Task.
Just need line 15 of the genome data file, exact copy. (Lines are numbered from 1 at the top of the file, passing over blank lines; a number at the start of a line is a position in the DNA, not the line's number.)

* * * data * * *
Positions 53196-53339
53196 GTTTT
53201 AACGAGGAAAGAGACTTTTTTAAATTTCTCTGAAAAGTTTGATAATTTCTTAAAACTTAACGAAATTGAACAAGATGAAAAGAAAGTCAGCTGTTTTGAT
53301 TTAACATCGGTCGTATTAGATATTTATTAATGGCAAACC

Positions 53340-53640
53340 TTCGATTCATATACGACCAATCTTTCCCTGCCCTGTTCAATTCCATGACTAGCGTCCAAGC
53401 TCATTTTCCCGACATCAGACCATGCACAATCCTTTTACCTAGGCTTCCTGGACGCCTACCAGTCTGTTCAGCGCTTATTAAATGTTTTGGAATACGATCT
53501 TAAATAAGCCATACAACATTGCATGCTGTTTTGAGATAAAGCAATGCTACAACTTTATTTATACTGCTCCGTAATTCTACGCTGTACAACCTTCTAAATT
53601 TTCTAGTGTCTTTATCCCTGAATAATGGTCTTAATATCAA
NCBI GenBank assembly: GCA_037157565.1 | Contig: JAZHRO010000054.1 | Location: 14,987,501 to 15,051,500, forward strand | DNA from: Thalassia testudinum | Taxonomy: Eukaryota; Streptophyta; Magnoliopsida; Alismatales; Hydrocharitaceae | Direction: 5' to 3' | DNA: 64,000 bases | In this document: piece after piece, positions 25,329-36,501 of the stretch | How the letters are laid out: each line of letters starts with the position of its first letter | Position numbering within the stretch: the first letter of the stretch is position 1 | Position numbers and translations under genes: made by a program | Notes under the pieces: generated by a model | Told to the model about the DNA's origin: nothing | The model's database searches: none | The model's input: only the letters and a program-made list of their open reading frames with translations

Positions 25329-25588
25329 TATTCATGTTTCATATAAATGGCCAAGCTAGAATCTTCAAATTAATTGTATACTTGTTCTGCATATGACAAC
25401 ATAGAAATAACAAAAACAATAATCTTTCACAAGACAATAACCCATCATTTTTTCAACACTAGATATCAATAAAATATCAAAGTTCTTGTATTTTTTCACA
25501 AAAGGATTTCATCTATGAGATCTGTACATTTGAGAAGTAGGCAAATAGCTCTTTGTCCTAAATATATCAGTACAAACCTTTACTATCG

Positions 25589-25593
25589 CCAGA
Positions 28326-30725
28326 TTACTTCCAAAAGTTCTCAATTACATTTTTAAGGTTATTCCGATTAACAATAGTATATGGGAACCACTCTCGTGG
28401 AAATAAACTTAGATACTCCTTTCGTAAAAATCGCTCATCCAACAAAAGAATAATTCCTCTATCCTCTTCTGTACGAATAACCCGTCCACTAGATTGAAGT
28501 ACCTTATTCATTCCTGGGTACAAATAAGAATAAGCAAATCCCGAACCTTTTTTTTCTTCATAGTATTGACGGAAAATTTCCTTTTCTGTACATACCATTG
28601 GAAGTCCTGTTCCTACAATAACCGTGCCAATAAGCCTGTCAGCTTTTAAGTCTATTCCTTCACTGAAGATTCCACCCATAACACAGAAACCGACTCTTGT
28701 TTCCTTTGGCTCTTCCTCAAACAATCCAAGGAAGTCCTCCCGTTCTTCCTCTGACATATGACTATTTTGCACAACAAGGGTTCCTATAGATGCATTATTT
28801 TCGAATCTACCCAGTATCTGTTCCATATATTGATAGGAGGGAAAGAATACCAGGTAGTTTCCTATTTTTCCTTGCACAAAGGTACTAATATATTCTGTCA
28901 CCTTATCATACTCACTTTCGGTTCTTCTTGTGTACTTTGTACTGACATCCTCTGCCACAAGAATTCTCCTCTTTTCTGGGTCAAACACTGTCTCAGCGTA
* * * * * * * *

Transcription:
Positions 25589-25593